Former England goalkeeper David James tells a great story about when he first joined Liverpool in 1992. After leaving Watford, where he had regular specialist coaching, James asked the first-team coach Ronnie Moran where the goalkeeper coach was, and Moran replied, “Goalkeeping coach? Ray Clemence never had a goalkeeping coach!”
Fortunately, in the modern game, most professional clubs have a specialist goalkeeper coach not only for the first team but also for the development squads as well. In addition, the goalkeeper’s role is also included in a lot of the tactical work that teams will work on prior to match day. You only have to look at the roles of Allison and Ederson at the top two Premier League teams, Liverpool and Manchester City to understand the ‘keeper is more than someone to keep the ball out of the net.
The English FA’s DNA, which launched back in 2015 now includes a complete section on the role of the goalkeeper, the England Goalkeeping DNA. Below outlines the key characteristics, split into the key components, Technical, Tactical, Physical, Psychological and Social.
Makes unexpected, result defining saves
Produces a variety of unique actions at relevant moments
Successfully executes a wide range of passing techniques that maximise the “In Possession” phase of the game
Repeated and successful use of effective actions
Manager of the Game
Proactively executes their own role within the team in order to control the game at any given time
Proactive Manager Out of Possession
Denies goalscoring opportunities through positioning, instruction and effective actions
Exploits Space in Possession
Proactive support and passes that eliminates opposition players
Stands apart from the rest due to an outstanding characteristic or attribute
A co-ordinated athlete who moves with ease, maximising the use of physical characteristics
Uses functional power to dominate physical scenarios
Consistently handles the physical demands of the game
A relentless approach to being no.1
A robust inner belief to perform under pressure
Understands and uses personal characteristics to maximise their own and team’s performance
Regulates the appropriate emotional state in order to maximise performance
Guides and inspires others via action, manner or communication towards a common goal
A demeanour that projects positively onto the team and adversely affects the opposition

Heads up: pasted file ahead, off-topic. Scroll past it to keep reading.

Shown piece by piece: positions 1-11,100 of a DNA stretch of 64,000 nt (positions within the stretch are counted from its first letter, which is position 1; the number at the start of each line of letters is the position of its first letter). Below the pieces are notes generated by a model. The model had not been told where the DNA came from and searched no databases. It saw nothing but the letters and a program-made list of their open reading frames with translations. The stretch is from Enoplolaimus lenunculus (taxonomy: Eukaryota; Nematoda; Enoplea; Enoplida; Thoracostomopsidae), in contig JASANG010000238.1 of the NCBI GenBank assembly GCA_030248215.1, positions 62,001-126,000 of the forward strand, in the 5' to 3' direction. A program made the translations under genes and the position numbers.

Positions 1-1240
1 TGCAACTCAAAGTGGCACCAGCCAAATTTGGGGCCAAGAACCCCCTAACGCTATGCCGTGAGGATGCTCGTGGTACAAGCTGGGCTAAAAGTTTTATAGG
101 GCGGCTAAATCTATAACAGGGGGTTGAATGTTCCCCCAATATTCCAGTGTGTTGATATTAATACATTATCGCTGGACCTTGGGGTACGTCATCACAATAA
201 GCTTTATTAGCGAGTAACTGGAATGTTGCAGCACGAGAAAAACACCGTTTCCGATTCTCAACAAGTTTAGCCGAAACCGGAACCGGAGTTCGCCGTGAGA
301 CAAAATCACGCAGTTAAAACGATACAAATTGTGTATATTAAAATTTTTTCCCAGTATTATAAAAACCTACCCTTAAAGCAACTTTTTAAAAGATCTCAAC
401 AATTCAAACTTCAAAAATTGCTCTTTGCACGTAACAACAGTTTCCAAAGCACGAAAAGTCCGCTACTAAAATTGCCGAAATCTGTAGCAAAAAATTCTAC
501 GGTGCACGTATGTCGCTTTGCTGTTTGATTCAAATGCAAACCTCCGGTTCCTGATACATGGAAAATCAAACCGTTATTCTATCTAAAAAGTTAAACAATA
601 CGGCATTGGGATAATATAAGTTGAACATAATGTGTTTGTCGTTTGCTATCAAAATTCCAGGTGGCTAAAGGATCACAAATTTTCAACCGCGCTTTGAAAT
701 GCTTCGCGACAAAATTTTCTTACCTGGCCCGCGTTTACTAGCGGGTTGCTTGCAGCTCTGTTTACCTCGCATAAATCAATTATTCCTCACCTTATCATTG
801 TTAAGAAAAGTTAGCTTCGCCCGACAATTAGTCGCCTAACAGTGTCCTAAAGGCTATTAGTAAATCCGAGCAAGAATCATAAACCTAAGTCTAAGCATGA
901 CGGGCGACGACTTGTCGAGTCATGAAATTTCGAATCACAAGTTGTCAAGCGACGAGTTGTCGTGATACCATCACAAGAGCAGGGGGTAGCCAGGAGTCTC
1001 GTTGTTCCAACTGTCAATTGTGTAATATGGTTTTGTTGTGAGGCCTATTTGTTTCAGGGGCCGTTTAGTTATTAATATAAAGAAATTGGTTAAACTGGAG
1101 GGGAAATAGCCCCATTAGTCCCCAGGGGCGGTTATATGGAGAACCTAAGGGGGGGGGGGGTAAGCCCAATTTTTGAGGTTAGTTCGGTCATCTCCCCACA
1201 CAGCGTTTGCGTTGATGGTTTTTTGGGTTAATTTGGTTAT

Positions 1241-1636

Actively absorbs information quickly and efficiently in order to improve performance
Connected to the Team
Establishes relationships within the team whilst retaining their unique identity
The England goalkeeper DNA then links into how the team plays In Possession (Support, Playing Around, Playing Through, Playing Into, Playing Onto, and Playing Beyond) and Out of Possession (Support, Defending the Space, Defending the Area, Defending the Goal).
With this in mind, the FA’s National Goalkeeper Coach, Tim Dittmer gave an insight into designing practices for the England goalkeepers at the FA Goalkeepers Conference. Bear in mind, this also includes details on how the opposition play which isn’t always possible at grassroots level.
- In Possession – tactics and style of our team, how the goalkeeper can contribute to this
- Out of Possession – threats of the opposition and how the goalkeeper can help to reduce or nullify these
- Individual – development needs and help to reach maximum performance
Dittmer went on to explain how he plans his sessions, admitting that earlier in his career he designed sessions to look good rather than providing a challenge to the players in terms of tactical or decision-making (somewhere I think we’ve all been!)
He plans the sessions with three factors in mind:
- Empower – this might include getting input from the ‘keepers themselves into the design of the session, particularly if they have concerns about an upcoming opposition
- Inspire – making the sessions game realistic, challenging and competitive. There must be an end goal in terms of success, which helps measurement in the review process.
- Expose – take the players out of their comfort zone, provide problems to be solved, don’t worry if things get messy or go wrong.
At grassroots level, goalkeeper coaching usually takes on a couple of different forms. Often, a team may only have one coach and therefore the coach has to integrate the goalkeepers into the session. However, it’s important that the goalkeeper is not just there for shooting practice. For example, if you are working on defending as a team, how can you incorporate the ‘keeper into the session? For a session focused on passing, particularly if you have a tactical strategy in mind, how does the goalkeeper work within that?
Have a look at the downloadable session plans, as used by the England development goalkeepers and see if it gives you any ideas.